One, I think that people do have a pretty good feel for how they are actually perceived in the organization so I don’t think you are really fooling them by not telling them. My bigger concern is, I just don’t think it’s ethical – neither ethical nor effective – to not let people know where they stand, how they are looked at. And of course, this is a projection into the future, right? So your future performance may certainly improve and you would have a better chance of going to that role, or something may happen and your performance is not as good as it once was, and you may not go into those positions.

I think that’s the reluctance people have but I believe that risk is worth sharing with people where they sit. In all honesty, it is very difficult to grow and develop and close the gap, if you don’t know where the perceived gap or where you are at right now to get into another position. So I think transparency is really, really critical. I’ve seen it, and have actually seen it done both ways, and my experience has been that being transparent is much better than not being transparent.

Patrick Cahill: That makes sense. I would imagine that just the topic of transparency probably bumps into something you brought up earlier which is, the culture. And I would imagine that some companies’ established cultures can absorb this concept of transparency, and their teams can absorb it maybe more than others? Is that an accurate statement or am I going off in the wrong direction there?

Corey Seitz: Well, I think there is some truth in that. But I think that the idea of transparency around both performance ratings and potential ratings are so critical that I think organizations need to get there. To be honest with you, I’m sometimes surprised that even gets discussed in the field anymore, it’s quite obvious in which direction you should go.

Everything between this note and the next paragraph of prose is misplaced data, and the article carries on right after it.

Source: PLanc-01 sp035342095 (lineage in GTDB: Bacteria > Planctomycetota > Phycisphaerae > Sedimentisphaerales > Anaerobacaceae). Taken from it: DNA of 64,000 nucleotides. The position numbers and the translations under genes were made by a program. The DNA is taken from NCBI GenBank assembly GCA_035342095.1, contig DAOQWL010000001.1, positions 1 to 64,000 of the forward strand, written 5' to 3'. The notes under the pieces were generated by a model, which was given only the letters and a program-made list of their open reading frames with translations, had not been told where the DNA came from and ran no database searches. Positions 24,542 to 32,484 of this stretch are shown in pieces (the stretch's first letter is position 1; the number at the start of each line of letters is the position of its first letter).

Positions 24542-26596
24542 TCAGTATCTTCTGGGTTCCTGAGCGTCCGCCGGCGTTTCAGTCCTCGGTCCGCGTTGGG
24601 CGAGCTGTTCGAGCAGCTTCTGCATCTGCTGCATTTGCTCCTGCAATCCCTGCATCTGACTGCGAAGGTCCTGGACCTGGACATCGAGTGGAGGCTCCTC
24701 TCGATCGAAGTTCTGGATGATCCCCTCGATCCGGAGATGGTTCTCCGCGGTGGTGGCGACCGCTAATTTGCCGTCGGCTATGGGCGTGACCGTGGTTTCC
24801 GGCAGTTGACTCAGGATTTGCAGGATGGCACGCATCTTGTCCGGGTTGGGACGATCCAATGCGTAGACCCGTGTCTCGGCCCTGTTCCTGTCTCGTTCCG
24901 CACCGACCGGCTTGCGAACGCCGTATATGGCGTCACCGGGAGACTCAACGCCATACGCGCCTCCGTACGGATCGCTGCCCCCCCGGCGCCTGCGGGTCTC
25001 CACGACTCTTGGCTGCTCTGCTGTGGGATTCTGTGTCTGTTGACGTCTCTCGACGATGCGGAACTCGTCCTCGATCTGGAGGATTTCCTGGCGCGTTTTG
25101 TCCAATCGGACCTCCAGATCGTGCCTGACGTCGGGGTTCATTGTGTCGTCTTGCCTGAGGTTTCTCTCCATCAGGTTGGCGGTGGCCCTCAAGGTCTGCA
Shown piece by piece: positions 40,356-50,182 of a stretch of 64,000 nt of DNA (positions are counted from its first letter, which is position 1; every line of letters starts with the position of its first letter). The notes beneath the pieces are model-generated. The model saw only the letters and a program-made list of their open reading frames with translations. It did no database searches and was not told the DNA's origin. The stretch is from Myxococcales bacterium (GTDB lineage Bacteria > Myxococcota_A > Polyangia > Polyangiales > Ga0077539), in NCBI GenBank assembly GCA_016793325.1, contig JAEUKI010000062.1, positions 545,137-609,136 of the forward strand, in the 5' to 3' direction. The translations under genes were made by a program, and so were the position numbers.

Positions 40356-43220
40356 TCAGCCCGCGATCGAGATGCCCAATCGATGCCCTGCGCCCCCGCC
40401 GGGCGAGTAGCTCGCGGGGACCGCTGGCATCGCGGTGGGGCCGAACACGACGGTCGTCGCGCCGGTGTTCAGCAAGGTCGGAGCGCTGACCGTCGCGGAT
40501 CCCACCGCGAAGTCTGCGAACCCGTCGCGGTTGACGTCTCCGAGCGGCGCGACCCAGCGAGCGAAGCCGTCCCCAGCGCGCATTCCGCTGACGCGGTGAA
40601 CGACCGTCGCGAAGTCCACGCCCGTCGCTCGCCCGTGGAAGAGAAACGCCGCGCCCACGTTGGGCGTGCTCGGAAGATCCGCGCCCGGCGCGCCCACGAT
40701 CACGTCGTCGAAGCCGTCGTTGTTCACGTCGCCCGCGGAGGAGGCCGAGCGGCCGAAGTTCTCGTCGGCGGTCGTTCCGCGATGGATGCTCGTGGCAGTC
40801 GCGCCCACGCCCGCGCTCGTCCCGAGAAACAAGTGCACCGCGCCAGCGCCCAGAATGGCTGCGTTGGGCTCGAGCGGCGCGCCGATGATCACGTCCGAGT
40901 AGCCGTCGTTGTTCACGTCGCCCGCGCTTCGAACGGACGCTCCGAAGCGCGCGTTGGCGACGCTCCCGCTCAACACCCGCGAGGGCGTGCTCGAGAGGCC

Patrick: Great! Corey, I really appreciate all your time and your insight. I think before we wrap it up, because we’ve taken up a bunch of your time, are there any thoughts or closing thoughts around the goal of building talent faster and better than the competition?

Corey Seitz: I think it’s exciting stuff, and I also think that the field continues to progress. We learn things all the time. I think that the one area that I frankly have been spending a lot of time focusing on lately – because I think it’s very critical and has not been as well researched or well applied – is the whole idea of how to make teams perform at a higher level.
I think a lot of time is spent on the individual level, but we can all name examples of teams – whether they are teams in an organization or sports teams, and team in a political team – where the individual players were very good, but somehow they didn’t coalesce as a team. They didn’t perform as a high performance team. That area of work is, frankly, where I have been doing a lot of work in, and really, I think it has a big, big impact on individuals at the end of the day, and also on the company and how much growth and development and joy people get out of their work. It’s not just about the individual; it’s about how the teams operate together too.

Patrick Cahill: I think that’s an exciting part of talent management being an emerging field. And it almost sounds like another topic for another interview, Corey.

Corey Seitz: Absolutely. I would like to talk about that.

Patrick Cahill: Thank you so much, Corey.

Corey Seitz: My pleasure. Thanks for the opportunity, Patrick.